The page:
Skip to main content

Presentation Assignment

How to find your LEAP 2 presentation assignment guide:

  1. Go to the library home page (https://library.mtroyal.ca)
  2. Click on "Research Support" (on the menu bar)
  3. Click "Subject Guides & Specialists"
  4. Look for EAL and click "guide"
  5. Look for "courses" (on the menu) bar and select LEAP 2 presentation

Objectives:

  1. Find the presentation assignment library guide 
  2. Brainstorm causes and effects of your topic
  3. Practice evaluating sources for quality
  4. Use the MRU Library Search tool
  5. Practice different search strategies

Video Guides

  1. Guidelines for Evaluating Sources of Information [4:55]
  2. Academically Acceptable Resources [2:14]
    • Example #2: Can mobile usage predict illiteracy in a developing country? [3:34]
  3. Tools for Searching [2:14] 
  4. Basic Searching in LibrarySearch [8:34]

From your assignment instructions:

  1. minimum of three academically-accepted sources
  2. a list of all sources (including pictures)
  3. causes and effects

How to Save this File to Google Drive:

  1. Open Google Drive - you can get here through MyMRU or you can also access through your own personal gmail
  2. Right-click on My Drive
  3. Choose Upload a File (find your file on the computer)

Quality

  1. Quality refers to how trustworthy your source is.
    1. Purpose: Why did the authors write it?  How do you know that?
    2. Audience:  Who did the authors write it for?  How do you know that?
    3. Authority:  Who wrote the source?  How do you know that?
    4. Currency:  How recently was it written?  How do you know that?
    5. Reliability: Does your source provide details about where they got their information - such as references?
    6. Relevance: What does this source have to do with my topic?  How do you know?

Accessibility:

  1. Accessibility refers to your ability to understand and summarize the ideas presented in your source.
    • For example, can you tell a classmate what your source is about without reading?  Think about a movie you've recently seen and a friend asked you what was it about?  What would you tell them?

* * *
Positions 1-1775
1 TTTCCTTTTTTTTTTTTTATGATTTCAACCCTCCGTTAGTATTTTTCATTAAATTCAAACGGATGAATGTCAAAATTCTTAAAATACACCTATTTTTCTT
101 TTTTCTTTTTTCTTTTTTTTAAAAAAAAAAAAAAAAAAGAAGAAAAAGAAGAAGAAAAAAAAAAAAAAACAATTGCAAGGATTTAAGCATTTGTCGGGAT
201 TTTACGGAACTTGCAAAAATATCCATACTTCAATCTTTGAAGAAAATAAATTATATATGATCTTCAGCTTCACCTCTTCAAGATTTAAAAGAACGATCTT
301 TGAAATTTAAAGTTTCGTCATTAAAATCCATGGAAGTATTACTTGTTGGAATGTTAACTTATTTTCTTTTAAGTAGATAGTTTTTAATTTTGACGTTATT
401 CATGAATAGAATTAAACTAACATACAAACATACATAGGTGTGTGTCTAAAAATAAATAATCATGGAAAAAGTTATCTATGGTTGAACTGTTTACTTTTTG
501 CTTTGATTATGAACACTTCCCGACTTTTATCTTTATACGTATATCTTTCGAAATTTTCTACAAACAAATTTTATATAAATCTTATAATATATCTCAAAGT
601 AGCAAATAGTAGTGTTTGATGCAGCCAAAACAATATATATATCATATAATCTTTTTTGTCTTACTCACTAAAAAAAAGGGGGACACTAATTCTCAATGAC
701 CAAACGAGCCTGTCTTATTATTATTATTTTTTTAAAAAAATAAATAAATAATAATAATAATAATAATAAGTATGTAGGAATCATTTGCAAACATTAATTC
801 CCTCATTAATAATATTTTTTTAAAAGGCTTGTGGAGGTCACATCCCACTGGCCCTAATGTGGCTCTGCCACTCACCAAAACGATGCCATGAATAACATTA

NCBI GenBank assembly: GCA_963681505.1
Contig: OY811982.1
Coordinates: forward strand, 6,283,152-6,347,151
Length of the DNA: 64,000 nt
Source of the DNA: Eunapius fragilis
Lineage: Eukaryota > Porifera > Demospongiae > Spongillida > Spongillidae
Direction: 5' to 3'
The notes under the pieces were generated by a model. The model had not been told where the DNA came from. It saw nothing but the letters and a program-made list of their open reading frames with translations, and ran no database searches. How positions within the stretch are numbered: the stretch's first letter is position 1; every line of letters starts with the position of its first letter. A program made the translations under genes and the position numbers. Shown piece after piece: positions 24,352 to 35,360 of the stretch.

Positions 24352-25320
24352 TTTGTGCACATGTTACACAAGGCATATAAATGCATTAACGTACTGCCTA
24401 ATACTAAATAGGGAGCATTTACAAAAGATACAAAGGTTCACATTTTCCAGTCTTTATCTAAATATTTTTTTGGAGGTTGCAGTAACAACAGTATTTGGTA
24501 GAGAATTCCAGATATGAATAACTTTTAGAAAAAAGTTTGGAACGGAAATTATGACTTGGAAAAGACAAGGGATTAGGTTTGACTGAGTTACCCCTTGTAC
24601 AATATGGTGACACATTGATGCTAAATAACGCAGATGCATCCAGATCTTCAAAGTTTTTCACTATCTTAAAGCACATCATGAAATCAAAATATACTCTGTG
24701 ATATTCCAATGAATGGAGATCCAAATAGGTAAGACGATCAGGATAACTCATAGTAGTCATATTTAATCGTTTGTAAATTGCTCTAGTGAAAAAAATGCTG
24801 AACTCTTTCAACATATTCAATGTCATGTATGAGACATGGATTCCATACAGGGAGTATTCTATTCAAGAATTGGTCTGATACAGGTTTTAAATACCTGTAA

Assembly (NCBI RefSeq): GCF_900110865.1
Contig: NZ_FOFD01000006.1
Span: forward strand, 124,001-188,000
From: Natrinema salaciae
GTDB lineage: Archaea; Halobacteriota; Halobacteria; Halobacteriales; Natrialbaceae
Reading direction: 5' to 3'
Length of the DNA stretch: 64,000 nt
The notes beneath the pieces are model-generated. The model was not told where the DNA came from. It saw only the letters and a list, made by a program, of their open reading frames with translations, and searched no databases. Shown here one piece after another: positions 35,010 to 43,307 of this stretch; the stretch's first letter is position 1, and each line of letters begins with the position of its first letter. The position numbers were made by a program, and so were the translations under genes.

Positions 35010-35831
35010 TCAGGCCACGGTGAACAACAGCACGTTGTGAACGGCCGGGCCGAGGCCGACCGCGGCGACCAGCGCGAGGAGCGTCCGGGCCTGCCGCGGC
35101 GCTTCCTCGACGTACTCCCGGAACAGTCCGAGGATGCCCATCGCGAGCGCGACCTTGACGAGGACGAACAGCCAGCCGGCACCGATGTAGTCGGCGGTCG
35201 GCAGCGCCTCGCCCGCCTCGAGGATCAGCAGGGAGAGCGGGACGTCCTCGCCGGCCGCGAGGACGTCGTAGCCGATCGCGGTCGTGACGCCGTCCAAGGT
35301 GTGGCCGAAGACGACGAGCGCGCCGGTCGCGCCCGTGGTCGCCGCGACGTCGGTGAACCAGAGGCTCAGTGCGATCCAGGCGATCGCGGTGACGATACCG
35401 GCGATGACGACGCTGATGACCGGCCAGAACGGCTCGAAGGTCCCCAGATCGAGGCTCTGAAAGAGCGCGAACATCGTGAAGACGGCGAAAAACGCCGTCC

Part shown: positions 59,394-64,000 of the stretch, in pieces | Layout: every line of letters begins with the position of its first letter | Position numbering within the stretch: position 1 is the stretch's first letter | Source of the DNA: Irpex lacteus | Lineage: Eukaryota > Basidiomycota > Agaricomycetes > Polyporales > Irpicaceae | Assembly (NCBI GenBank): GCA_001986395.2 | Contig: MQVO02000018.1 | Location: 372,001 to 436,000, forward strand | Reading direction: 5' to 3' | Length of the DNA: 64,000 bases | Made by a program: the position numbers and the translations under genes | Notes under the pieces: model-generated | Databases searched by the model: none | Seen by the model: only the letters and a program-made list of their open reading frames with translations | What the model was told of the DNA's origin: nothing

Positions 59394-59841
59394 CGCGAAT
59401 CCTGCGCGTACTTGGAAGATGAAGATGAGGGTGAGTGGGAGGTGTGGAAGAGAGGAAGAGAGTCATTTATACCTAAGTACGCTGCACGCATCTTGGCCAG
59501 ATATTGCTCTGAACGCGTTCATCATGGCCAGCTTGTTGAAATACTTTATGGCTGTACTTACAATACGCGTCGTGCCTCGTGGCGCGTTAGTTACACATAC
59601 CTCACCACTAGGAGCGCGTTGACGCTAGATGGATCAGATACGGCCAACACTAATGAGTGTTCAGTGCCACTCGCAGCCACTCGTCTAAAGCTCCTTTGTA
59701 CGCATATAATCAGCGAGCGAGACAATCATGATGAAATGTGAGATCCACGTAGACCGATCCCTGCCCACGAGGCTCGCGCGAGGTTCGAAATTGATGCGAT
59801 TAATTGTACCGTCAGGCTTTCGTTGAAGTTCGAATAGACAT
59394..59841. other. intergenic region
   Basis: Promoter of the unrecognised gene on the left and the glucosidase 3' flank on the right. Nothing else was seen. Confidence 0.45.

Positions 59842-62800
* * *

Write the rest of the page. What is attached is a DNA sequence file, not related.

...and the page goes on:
Example presentation topic:  Illiteracy

Instructions: In pairs or small groups, look at the example source below and answer the following questions. 

  1. Purpose: Why did the authors write it?  How do you know that?
  2. Audience:  Who did the authors write it for?  How do you know that?
  3. Authority:  Who wrote the source?  How do you know that?
  4. Currency:  How recently was it written?  How do you know that?
  5. Reliability: Does your source provide details about where they got their information - such as references?
  6. Relevance: What does this source have to do with my topic?  How do you know?
  7. What would make this a better quality source?

When writing academically, your are expected to use the best sources available to you.  Keep in mind, that scholarly sources are less accessible (from an English language perspective) than non-scholarly sources.  Here are some important sources that meet the requirements of the presentation.

  1. Encyclopedias
  2. Books (print and ebooks)
  3. DVDs and Streaming Video
  4. Newspapers
  5. Magazines
  6. Journals

 

Example presentation topic:  Illiteracy

Instructions: In pairs or small groups, look at the two example sources below and answer the following questions.

  1. Purpose: Why did the authors write it?  How do you know that?
  2. Audience:  Who did the authors write it for?  How do you know that?
  3. Authority:  Who wrote the source?  How do you know that?
  4. Currency:  How recently was it written?  How do you know that?
  5. Reliability: Does your source provide details about where they got their information - such as references?  How do you know?
  6. Relevance: What does this source have to do with my topic?  How do you know?
  7. What would make this a better quality source?

Less is more: Start with one or two words and then add one additional term at a time

  • stress coping
  • stress coping meditation

Phrase searching: Use "quotation marks" around key ideas made up of multiple words

  • "coping strategies" and depression
  • "time management" and stress
  • very useful when you have a specific title, e.g., "Shake Hands with the Devil"

Different spellings: Use an asterisk * to find different endings to your keywords

  • alcohol* = alcoholic, alcoholics, alcoholism
  • priorit* = priority, prioritize, prioritization

Search limits: These refine (narrow) your search using different restrictions

  • Date (last 10 years)
  • Peer-reviewed (for articles)

Combine these strategies:

  • "Robin Williams" alcohol* depression
Chris Thomas's picture
Chris Thomas

Contact:
Email: cmthomas@mtroyal.ca
Phone: 403.440.8501 (not currently available)
Office: EL4423E